Crocheted Sisal Rug

With the simplest crochet stitches, a wonderfully textured room-size or area rug can be made with natural sisal rope. The rug is especially suited to a beach house, recreation room, porch, or patio as it resists soil and its open construction lets sand sift through.

You will need two-ply sisal rope (3/16 inch in diameter), available at craft and hardware stores in spools or reels weighing up to 50 pounds. The 10-by-10-foot rug pictured used two and a quarter 50-pound spools and spliced ends twice.

A guide in purchasing rope is to allow one to one and a quarter pounds of rope for each square foot of rug. How much you will actually use depends on how tightly you crochet. Crochet a foot-square sample, and weigh it to check the amount of rope you used. When you need to splice rope from a new spool, untwist a few inches of each rope end; trim one ply (strand) of each a few inches, and twist the two longer plies together. Bind the twist with buttonhole cord for a smooth joint (figure B).

The wood crochet hook used to make the rug shown is Swiss. It is sketched in figure C, together with two American wood hooks available at most needlework shops. American hooks can be modified to work efficiently with the sisal material. Sandpaper them to a smooth, narrow shape resembling the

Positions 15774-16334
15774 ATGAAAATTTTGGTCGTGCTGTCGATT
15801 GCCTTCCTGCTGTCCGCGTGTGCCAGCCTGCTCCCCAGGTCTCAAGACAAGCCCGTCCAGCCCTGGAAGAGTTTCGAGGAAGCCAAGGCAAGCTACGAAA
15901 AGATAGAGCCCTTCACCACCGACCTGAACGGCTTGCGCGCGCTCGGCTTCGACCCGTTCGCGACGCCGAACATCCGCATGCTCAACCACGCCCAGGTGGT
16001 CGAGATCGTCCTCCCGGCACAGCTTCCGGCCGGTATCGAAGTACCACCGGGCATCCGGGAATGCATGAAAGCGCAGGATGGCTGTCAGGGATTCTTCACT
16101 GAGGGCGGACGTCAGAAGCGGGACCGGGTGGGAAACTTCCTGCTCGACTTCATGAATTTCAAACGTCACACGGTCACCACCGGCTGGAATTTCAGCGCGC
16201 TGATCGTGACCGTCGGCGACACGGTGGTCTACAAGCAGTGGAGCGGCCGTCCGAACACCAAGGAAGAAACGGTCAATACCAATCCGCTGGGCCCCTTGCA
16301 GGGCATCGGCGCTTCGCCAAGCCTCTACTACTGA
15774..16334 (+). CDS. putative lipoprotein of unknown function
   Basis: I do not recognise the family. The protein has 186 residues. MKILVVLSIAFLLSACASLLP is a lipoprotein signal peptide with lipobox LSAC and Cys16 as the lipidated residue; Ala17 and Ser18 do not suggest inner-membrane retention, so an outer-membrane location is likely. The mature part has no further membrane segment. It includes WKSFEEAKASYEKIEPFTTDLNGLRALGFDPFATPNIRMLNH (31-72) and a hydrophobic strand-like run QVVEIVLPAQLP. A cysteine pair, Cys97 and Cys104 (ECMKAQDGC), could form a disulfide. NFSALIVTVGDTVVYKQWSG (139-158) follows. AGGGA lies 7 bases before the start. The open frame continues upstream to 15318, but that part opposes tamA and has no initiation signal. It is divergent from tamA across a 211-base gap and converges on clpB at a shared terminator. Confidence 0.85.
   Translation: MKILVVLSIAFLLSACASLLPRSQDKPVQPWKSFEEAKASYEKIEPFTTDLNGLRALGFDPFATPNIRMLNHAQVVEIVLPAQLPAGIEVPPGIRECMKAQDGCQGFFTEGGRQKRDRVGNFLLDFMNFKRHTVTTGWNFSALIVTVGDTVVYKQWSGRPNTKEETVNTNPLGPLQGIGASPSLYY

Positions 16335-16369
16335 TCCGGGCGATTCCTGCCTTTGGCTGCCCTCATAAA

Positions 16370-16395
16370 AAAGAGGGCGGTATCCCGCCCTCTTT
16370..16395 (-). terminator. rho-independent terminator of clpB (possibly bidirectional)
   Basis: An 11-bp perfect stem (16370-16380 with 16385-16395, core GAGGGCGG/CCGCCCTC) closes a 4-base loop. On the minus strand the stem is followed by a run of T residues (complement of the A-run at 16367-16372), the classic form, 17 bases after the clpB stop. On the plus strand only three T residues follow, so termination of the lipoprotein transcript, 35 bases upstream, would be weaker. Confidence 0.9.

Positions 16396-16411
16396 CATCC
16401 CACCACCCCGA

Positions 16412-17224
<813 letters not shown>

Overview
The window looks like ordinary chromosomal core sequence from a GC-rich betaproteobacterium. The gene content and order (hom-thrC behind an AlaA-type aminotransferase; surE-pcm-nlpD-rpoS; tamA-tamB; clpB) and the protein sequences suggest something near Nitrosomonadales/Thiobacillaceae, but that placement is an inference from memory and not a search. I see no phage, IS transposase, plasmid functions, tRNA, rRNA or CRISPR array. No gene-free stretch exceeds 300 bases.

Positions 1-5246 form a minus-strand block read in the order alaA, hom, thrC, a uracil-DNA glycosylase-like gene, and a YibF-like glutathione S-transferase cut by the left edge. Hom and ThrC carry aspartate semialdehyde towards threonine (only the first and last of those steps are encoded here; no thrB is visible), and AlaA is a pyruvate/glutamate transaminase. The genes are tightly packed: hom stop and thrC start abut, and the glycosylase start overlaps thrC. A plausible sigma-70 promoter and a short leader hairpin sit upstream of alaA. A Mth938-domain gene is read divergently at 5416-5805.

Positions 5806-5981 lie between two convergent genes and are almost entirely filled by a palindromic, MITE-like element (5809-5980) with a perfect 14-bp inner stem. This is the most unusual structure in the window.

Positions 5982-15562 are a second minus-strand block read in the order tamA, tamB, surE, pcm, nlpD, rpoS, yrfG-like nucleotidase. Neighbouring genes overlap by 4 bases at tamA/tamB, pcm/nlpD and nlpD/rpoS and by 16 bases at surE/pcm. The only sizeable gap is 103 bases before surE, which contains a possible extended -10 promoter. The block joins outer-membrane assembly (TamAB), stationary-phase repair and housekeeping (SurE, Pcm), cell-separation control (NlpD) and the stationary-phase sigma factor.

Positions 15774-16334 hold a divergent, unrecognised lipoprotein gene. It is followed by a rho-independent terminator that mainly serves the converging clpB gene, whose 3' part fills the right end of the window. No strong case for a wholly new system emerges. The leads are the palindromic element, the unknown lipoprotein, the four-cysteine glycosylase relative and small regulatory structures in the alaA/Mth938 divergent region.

Swiss hook. A deepened groove, narrow head, and very smooth surface help the stitches go quickly. A plastic hook, size Q, can also be used. It is smooth and has a fairly open groove. The hook and cotton gloves to protect your hands from rope abrasion are all the equipment you need for this project. To avoid turning over the entire rug for each row, spread the work over a table, and move from one side of the table to the other.













Decide on the size of the finished rug. It can be square or rectangular.
To begin, make a row of chain stitches measuring about 2 inches more than the rug’s short side, or width. This allows for bulk in the following rows.

First row: Ch 1 to turn, and sc into one side of each st in the ch.
Pattern row: Ch 1 to turn, and sc into one side of each sc in preceding row. Repeat pattern until the rug is the desired size.
Last row: Sl st into one side of each sc in preceding row.
Edging: Ch 1 to turn corner, and sc into each turning ch along rug length. Across starting end, sl st into each ch. Ch 1 to turn corner, and sc into each turning ch along opposite length.

This is a detail of the sisal rug – Three of the simplest crochet stitches make it: the foudation is chain stitch; single crochet forms the body, slip stitch finishes the ends. No blocking or shaping is required.

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10 Comments

  1. Internet Banking February 4, 2010
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